Lehman v. Bradbury

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Lehman v. Bradbury is a lawsuit filed by two former Oregon state legislators (Mike Lehman and Bill Markham), and two voters (Ronald Culbertson and Giles Parker), in Marion County Circuit Court, Oregon. The lawsuit challenged the validity of Oregon Ballot Measure 3 (1992), also known as the Term Limits Initiative. The defendant in the case was Bill Bradbury, in his official position as Oregon Secretary of State. Frank Eizenzimmer, Oregonians for Fair Term Limits and U.S. Term Limits joined the case as intervening appellants.

The plaintiffs prevailed, both at the circuit court level and again, when that verdict was appealed, in the Oregon Supreme Court.

Legal basis for ruling

The plaintiffs argued, and the court agreed, that the Term Limits Initiative violated the state's single-subject rule, on the grounds that it contained two or more constitutional amendments that should have been voted on separately under Article XVII, section 1, of the Oregon Constitution. The circuit court entered summary judgment for plaintiffs and declared Measure 3 "null, void, and unenforceable."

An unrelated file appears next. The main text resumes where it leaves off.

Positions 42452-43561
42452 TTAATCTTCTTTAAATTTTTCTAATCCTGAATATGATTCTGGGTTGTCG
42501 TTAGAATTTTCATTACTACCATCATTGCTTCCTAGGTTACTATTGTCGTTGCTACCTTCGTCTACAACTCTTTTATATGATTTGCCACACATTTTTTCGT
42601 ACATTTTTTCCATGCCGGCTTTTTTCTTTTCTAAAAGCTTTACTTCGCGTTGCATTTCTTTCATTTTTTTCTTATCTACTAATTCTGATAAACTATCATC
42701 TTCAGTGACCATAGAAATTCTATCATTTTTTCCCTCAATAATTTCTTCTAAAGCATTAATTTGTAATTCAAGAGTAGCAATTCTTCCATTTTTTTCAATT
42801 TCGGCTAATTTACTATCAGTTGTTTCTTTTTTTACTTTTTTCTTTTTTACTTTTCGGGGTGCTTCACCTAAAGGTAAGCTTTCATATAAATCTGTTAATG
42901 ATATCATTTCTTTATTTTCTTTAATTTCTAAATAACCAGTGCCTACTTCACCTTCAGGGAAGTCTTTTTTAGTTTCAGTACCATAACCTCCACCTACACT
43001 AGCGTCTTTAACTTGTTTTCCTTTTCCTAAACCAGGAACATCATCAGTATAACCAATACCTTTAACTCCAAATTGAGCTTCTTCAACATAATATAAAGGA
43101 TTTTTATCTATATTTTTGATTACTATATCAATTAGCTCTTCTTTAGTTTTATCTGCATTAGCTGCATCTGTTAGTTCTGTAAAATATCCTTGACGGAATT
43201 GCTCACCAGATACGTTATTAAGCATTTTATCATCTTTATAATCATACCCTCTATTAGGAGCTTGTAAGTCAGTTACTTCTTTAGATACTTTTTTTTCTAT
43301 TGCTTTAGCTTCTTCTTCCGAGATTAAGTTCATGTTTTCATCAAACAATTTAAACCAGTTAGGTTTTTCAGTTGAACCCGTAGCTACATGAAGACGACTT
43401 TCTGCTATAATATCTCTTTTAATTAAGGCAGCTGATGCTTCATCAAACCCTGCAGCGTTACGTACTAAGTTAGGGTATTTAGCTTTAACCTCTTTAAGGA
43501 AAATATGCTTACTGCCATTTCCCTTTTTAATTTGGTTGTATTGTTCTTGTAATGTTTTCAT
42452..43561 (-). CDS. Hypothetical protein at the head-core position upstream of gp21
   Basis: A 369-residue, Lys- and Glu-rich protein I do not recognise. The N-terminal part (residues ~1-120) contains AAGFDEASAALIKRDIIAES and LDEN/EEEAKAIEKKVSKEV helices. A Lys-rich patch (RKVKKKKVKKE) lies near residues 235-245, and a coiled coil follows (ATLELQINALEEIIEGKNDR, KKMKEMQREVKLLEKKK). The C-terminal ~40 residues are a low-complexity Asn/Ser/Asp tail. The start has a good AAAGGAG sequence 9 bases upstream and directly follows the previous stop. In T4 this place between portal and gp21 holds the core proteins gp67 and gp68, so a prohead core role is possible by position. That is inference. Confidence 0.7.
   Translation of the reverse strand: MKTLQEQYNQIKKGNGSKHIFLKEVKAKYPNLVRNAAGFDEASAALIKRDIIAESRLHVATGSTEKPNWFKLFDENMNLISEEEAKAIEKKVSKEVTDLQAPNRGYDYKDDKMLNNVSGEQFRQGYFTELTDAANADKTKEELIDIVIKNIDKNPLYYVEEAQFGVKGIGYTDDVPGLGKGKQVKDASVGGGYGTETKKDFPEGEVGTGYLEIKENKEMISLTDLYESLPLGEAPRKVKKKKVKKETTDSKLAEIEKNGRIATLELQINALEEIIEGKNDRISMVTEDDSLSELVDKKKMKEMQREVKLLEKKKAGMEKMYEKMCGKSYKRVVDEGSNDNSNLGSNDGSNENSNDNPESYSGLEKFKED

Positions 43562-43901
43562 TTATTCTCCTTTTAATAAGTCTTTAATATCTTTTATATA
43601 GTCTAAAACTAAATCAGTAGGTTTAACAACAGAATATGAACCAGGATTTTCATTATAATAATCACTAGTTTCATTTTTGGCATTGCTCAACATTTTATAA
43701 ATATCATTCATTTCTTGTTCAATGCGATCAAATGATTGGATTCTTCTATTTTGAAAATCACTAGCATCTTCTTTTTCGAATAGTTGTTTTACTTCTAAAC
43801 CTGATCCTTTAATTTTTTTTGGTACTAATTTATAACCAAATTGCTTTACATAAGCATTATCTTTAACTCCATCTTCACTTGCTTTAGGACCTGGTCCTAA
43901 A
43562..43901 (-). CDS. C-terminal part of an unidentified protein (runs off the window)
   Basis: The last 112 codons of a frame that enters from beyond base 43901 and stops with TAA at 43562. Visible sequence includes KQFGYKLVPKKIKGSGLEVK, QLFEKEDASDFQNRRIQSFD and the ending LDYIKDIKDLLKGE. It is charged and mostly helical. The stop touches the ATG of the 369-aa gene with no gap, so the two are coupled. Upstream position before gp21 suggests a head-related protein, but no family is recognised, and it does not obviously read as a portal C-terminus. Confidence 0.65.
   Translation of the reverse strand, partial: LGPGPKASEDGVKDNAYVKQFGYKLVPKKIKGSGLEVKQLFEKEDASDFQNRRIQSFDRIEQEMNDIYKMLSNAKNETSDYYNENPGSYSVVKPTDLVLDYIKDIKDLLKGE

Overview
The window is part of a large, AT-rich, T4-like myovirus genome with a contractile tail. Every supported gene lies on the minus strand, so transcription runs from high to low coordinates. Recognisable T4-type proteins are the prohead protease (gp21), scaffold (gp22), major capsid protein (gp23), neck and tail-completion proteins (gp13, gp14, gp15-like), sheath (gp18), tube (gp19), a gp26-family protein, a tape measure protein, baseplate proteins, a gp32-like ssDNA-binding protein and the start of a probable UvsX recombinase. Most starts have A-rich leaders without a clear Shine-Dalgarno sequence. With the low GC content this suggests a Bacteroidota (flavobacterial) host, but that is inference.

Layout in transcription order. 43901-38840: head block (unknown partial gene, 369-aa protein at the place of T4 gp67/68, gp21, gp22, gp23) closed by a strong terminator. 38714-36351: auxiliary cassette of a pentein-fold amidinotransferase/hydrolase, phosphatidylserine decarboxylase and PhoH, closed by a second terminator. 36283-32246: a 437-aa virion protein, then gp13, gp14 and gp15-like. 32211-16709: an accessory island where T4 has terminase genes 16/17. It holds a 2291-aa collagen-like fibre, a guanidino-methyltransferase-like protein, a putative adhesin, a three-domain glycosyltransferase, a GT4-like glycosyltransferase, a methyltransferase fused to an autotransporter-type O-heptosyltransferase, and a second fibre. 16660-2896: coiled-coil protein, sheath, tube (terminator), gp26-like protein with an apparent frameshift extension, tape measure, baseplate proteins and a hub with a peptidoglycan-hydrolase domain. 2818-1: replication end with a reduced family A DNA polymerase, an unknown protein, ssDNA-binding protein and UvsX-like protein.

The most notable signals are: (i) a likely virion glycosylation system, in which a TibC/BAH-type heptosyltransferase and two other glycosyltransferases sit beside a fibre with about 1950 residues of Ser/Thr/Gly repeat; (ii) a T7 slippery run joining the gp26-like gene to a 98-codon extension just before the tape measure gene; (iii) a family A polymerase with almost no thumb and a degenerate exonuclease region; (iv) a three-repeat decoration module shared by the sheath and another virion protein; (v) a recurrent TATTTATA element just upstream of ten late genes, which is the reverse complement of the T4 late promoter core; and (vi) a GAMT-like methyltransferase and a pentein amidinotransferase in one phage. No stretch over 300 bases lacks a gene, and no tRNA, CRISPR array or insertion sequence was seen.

The case was appealed, and the state's highest court upheld the lower court ruling.


Lehman and Markham filed declarations of candidacy for the office of State Representative for the 2003 legislative session, but the defendant in this case, Bill Bradbury acting in his role as Secretary of State, rejected those declarations, because each representative already had served the maximum term that he was permitted to serve under Measure 3.

Lawsuit seeking reimbursement of legal fees

After their successful lawsuit, the four plaintiffs filed an additional lawsuit seeking an award of the attorney's fees they sustained to bring their lawsuit in the amount of $35,532. In this lawsuit seeking fees, the plaintiffs asked for fees from both the defendant (Bill Bradbury in his position as Oregon Secretary of State) and from the intervening appellansts--U.S. Term Limits, Frank Eizenzimmer and Oregonians for Fair Term Limits. The Oregon Supreme Court awarded attorney's fees to the plaintiffs from the defendant, but not from the intervening appellants.

The reasoning the court pursued in not awarding the requested fees from the intervening appellants was, "Intervenors should not be required to pay: They are not a separate group that benefits from plaintiffs' success. There being no benefit to them, apart from the benefit that they receive equally with all Oregonians -- a benefit they would prefer to have done without, it would not be equitable to require them to pay attorney fees. We therefore sustain their objection to plaintiffs' petition."

Defendant Bill Bradbury did not respond or file a brief in response to the lawsuit, which is one reason the court mentioned in awarding fees from the defendant to the plaintiffs.

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